Pretoria’s Centre for Human Rights based at the University of Pretoria, South Africa, has called on the Secretary General of the United Nations to as a matter of urgency, appoint a mediator to seek solutions in the ongoing conflict in Cameroon.
The call was made Friday, February 17. The Centre also petitioned the UN Security Council, African Union, as well as the government of the Republic of South Africa that has mediated many African conflicts to hasten up before things get out of hands in Cameroon.
“The Centre for Human Rights is deeply concerned about the deteriorating human rights situation in the North West and South West regions of Cameroon, including reported arbitrary arrests, abductions, extra-judicial killings, involuntary disappearances, rape, torture and inhumane treatment of detainees, trial of civilians by military tribunals,” the report reads. The report which is coming out exactly one month following the shutdown of internet in Anglophone Cameroon by the government also highlights this aspect of human right abuse. It blames the government of Cameroon for not respecting its own constitution.
“By its actions and omissions, the government of Cameroon has failed to protect its citizens and as such stands in violation of the obligations imposed upon it by the Preamble to the Constitution of Cameroon which among others guarantees the right to life; freedom from torture; cruel and inhumane or degrading treatment or punishment; right to liberty and security of person; right to fair hearing; freedom of expression; and freedom of association and assembly.” States the report.
The Centre also reminds the Cameroon government of its failure to implement the decision of the African Commission on Human and Peoples’ Rights (ACHPR) of 2009 which was filed by some Southern Cameroons activists. Following the Ngwang Gunme and 13 others v Cameroun case, the ACHPR held that the government of Cameroun had no justification to subject persons to inhumane treatment. It frowned at the trial of civilians in military tribunals which violates the African Charter and also recognizes the government’s marginalization of Anglophones.
The Centre also recalled the correspondence of the former Chairperson of the AU Commission, Dr Nkosazana Dlamini-Zuma, issued on January 18, 2017 which expressed regrets on the loss of lives and property and arbitrary arrests and detention of persons suspected of participating in demonstrations in Anglophone Cameroon, and called on the government of Cameroun to initiate dialogue with all persons concerned. Eight years after the Ngwang Gunme case and one month after the latter, none of the decisions and statements have been implemented by Cameroun.
After making an appraisal of the current situation, the NGO made a five point recommendation calling on the Secretary General of the UN, the Security Council, AU, and South Africa to put pressure on the government of Cameroun for a peaceful resolution of the conflict before it becomes a threat to international peace and security. It further requests the government of Cameroun to halt all ongoing military operations in Anglophone Cameroon, restore internet and desist from activities that worsens the human rights plight of Anglophones.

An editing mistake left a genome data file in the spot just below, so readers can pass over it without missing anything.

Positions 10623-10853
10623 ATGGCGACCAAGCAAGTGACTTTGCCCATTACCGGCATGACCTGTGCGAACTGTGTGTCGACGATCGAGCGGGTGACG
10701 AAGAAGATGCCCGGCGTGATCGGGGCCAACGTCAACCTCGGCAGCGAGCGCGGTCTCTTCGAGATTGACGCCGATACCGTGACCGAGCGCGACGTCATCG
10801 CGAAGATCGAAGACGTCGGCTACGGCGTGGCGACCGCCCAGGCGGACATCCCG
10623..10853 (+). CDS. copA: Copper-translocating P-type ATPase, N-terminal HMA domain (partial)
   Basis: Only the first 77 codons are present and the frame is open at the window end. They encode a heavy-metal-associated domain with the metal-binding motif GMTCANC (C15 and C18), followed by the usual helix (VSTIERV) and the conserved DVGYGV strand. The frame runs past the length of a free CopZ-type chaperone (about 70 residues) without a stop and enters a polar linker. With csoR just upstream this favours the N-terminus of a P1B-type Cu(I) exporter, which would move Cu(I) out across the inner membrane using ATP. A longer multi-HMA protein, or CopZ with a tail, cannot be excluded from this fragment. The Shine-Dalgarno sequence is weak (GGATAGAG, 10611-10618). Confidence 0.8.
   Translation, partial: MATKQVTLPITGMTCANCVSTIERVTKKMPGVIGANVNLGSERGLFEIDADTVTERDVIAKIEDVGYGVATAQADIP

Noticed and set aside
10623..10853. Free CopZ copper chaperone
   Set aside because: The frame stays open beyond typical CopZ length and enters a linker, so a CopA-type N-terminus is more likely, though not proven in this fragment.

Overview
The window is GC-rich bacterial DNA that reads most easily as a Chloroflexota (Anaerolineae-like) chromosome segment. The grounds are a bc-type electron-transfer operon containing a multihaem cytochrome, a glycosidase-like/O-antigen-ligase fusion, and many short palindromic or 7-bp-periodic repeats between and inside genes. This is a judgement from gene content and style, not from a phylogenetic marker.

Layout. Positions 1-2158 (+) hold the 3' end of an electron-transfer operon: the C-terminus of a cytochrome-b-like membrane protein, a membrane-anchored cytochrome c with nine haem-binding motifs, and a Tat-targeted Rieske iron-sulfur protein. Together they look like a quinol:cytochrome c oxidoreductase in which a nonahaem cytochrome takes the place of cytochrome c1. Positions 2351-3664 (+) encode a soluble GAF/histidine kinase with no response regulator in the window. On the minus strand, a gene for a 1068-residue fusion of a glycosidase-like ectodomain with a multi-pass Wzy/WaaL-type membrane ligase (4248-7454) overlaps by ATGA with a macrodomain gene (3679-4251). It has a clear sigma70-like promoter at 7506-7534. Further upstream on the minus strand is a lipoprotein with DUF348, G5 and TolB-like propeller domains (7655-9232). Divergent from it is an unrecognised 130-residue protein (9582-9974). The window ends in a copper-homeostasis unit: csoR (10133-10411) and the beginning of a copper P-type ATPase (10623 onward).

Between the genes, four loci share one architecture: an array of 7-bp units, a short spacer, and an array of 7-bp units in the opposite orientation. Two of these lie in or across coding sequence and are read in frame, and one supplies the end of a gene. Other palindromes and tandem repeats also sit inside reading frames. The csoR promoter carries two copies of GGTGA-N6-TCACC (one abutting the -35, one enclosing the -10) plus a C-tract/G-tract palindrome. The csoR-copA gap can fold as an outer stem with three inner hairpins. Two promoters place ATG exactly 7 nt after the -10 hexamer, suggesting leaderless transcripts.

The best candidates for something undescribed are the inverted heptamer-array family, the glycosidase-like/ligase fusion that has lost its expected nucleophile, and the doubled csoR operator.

“The UN Secretary General and the UN Security Council….should prevail on the government of Cameroon to stop the military operations and engage in dialogue with the English-speaking citizens of the country. Given the long history of this problem and in order to ensure a peaceful and long term solution, the Centre suggests that the Secretary General of the UN, through the Special Representative to Central Africa, Mr. Francois Lounceny Fall, and the Security Council, in consultation with the AU, should appoint a special mediator to facilitate the negotiations for a permanent solution to the problems.”
More and more international institutions are expressing concerns about Cameroon government’s highhanded management of the current situation. Earlier on, the University of Notre Dame Law School where Agbor Balla studied voiced its concerns about about the situation in Cameroon. Cameroon government’s own Human Rights commission has been very critical of gov’t’s own abuses, and now the Centre for Human Rights of the University of Pretoria.
This Centre is one of the best citadels in matters of human rights in Africa. Moreover, its host university, University of Pretoria is the third best university in Africa following the 2017 classification. The Centre does not only train legal experts from all over the world, but an NGO that advises governments and organisations on matters of human rights. In 2012, the Centre was awarded the AU Human Rights Prize.